Nearly half of the world’s population is undernourished or overweight | Abroad

The GNR has been published every year since 2014. Several countries and organizations, such as the United Nations and the World Health Organization (WHO), support the report. Based on current developments, the world will fail eight of the WHO’s nine goals by 2025.

Some of the people who suffer from nutrition-related health problems do not get enough food with sufficient nutrients. Another part eats too much unhealthy food. As a result, 40 percent of the adult world population is overweight, that is 2.2 billion people.

A lack of nutrients can lead to children who are much too thin or children who do not grow enough. More than 45 million children in the world are underweight, according to the report. 150 million children under the age of five are too small due to a lack of nutrients. 40 million children are said to be overweight.

For the first time, the GNR pays extensive attention to the eating habits of the world’s population. Countries where few nutrients are available must receive help so that fruit and vegetables are also available there. To achieve the minimum goals, at least 4 billion dollars (3.55 billion euros) is needed, the report states.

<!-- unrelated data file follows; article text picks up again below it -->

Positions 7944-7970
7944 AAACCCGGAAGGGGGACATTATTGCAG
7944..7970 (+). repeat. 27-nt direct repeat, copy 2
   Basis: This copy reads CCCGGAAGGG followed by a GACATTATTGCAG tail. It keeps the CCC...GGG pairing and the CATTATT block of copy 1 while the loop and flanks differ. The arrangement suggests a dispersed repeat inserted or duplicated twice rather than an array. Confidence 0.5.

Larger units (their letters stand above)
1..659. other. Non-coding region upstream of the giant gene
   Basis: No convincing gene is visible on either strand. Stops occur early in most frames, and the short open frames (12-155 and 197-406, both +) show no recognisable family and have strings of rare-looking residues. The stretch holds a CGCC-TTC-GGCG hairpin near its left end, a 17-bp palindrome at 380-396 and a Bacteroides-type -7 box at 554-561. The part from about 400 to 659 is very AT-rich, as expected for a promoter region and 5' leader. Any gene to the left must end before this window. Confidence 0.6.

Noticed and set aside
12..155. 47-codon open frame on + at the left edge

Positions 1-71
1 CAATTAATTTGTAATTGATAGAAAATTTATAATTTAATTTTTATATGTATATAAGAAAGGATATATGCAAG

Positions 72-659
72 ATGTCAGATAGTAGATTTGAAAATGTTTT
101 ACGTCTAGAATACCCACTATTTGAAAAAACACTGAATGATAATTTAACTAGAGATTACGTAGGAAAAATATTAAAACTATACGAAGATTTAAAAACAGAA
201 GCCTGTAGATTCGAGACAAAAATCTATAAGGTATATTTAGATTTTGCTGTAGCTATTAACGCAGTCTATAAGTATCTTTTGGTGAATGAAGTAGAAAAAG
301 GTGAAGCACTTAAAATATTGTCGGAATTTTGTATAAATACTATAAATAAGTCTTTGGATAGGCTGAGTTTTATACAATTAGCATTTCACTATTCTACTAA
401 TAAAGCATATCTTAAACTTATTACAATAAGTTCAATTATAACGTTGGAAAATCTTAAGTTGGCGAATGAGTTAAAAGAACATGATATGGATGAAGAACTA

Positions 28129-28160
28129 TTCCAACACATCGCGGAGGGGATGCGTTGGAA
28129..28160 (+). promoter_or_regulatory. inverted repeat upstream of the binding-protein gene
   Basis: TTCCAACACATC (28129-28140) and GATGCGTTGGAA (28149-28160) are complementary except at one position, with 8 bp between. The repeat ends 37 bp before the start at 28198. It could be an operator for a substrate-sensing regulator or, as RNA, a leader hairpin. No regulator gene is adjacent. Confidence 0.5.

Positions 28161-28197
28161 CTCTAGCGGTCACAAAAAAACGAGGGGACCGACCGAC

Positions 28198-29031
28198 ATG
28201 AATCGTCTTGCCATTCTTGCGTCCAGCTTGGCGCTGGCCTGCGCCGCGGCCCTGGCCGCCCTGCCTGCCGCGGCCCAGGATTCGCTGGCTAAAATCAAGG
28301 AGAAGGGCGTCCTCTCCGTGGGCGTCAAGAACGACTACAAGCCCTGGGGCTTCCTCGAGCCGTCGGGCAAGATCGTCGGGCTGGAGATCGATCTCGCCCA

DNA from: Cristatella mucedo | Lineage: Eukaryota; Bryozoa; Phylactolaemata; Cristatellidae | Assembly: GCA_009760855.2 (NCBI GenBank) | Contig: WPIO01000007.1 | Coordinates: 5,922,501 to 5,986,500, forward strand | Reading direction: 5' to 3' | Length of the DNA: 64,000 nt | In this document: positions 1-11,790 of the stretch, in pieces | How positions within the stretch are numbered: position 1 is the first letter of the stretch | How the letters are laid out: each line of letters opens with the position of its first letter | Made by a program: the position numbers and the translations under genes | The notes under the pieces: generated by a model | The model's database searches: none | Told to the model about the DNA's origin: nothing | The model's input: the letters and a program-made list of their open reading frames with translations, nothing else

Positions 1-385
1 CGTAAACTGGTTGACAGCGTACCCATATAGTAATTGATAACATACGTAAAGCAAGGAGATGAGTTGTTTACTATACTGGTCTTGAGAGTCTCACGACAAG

Changing eating habits

Overweight is particularly common in rich countries, according to the report, because too many unhealthy foods such as red meat, dairy products and sugary drinks are consumed there. Eating habits have to change there, the report says. That would also benefit CO2 emissions, the GNR points out. In 2018, food production was responsible for 35 percent of greenhouse gas emissions. Eating less meat and fewer dairy products in particular can help.

“Preventable deaths from malnutrition have increased by 15 percent since 2010” and now account for “a quarter of all adult deaths,” the group’s chairman told the French news agency AFP. “The global results show that our diets have not improved over a decade and are therefore a major threat to the health of people and the planet.”

Source: De Telegraaf by

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